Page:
With one or two exceptions, the general consensus has been that employees in the major economies forced to work from home since March due to Covid-19 have coped well, but research from Hitachi ID Systems and Pulse has found that CIOs have had to battle hard to maintain acceptable experiences for remote workers.
Indeed, the survey in May 2020 of 100 North American C-suite executives at enterprise, mid-sized, and small companies looking at the biggest roadblocks IT teams have encountered while working from home found that as many as 95% of all CIO respondents reported that their IT organisations have been bogged down by inefficiencies since the Covid-19 pandemic accelerated a shift to a remote workforce.
Employee password lockouts were reported to be the top challenge, with 71% of respondents stating it has negatively impacted productivity. The survey found that as employees try to connect from home, IT admins were experiencing more requests for sign-in assistance and that this influx has impacted their productivity. The second most common challenge, with 55% of responses, was employee inability to access on-premise applications to complete their work.
Some 43% of respondents experienced issues with multi-factor authentication while issues with an insecure, undersized virtual private network (VPN) was noted by 29%. The vast increase in mobile workers and a commensurate rise in the attempts by such dispersed workers in gaining secure access to networks through VPNs had been predicted as a likely problem for firms given that traditional VPN technologies were not constructed for deployment at such scale.
Research from NordVPN at the end of March 2020 showed that in almost the space of a weeks since 11 March 2020 there was a 165% spike in the use of business virtual private networks and an almost 600% rise in overall sales.
Over three-quarters of respondents (77%) claimed they will or have already reduced their IT budgets, but many are in agreement about where that limited budget will go. Some 74% were said to be prioritising initiatives that improve operational efficiency and 40% are maintaining their spend on identity and access management (IAM).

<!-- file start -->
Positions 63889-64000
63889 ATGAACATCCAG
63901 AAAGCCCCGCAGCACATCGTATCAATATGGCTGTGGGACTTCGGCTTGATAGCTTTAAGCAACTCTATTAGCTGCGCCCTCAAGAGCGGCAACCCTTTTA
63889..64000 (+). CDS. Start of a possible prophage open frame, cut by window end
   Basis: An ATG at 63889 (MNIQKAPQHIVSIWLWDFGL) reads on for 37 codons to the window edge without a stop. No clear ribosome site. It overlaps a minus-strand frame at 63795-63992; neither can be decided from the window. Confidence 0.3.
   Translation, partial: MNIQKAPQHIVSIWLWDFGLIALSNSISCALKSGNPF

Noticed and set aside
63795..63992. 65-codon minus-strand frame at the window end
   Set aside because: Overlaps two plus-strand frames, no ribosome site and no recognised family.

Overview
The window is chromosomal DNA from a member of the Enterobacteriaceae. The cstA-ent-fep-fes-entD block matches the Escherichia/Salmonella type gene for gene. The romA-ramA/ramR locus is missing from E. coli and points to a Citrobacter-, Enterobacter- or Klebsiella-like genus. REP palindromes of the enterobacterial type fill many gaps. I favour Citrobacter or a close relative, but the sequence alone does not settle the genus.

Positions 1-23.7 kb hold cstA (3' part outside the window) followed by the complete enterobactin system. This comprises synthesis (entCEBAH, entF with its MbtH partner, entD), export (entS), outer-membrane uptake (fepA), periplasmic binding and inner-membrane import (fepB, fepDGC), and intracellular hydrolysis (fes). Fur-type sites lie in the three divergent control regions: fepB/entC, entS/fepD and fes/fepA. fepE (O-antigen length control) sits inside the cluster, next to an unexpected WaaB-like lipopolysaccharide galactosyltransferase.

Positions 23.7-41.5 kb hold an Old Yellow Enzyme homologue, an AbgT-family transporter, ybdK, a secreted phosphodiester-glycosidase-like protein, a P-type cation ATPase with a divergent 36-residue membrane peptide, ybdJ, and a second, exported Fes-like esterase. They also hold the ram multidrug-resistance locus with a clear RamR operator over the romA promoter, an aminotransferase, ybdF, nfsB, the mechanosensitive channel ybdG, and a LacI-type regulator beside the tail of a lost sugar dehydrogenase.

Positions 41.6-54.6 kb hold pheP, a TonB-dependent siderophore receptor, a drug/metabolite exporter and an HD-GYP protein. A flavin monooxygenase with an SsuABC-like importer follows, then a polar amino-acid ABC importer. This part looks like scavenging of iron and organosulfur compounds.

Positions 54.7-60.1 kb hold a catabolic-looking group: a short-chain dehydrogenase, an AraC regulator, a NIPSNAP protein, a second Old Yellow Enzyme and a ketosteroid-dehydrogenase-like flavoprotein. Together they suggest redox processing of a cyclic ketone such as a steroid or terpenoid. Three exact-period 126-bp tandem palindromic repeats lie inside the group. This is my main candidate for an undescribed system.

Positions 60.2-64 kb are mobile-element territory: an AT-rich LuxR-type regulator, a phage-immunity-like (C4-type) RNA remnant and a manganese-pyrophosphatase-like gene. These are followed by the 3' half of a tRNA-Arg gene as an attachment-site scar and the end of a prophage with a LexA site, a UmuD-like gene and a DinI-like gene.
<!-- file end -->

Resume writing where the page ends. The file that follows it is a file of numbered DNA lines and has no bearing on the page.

Faced with the issues, CIOs were found to be taking action quickly. Of the CIOs who reported both employee password lockouts and access challenges, 82% reduced IT budgets (or plan to) during the crisis – 5% higher than the total survey average and 79% said that they were investing in tools that boost operational efficiency.
The survey noted that after lockdown organisations might stick with on-premise solutions even after experiencing issues with them during the pandemic lockdown. While more than half of respondents had issues with employees accessing on-premise applications, 52% also said that on-premise solutions were more agile during the crisis than SaaS or cloud-based solutions.
In a hugely telling finding, CIOs observed that had they been given the opportunity to prepare their IT teams for the rapid shift to a work-from-home population, they would have paid more attention to collaboration tools and security.
Two-thirds would have added collaboration tools and 59% would have added security training to enable a smoother transition. However, this seeming disinterest in collaboration was actually a general trend in the industry.
At the start of the year before the onset of Covid-19, most networking professionals looked likely to invest in monitoring, converged architectures and WAN technologies, while unified communications was in decline and collaboration tools were of minimal interest.
Just over a third (36%) said if they’d had more time to plan for a work-from-home migration, they would have invested in SaaS-based IAM. “Covid-19 led to an unprecedented remote work transformation with challenges in productivity and security at scale that had never been anticipated,” said Kevin Nix, chief executive officer at Hitachi ID Systems.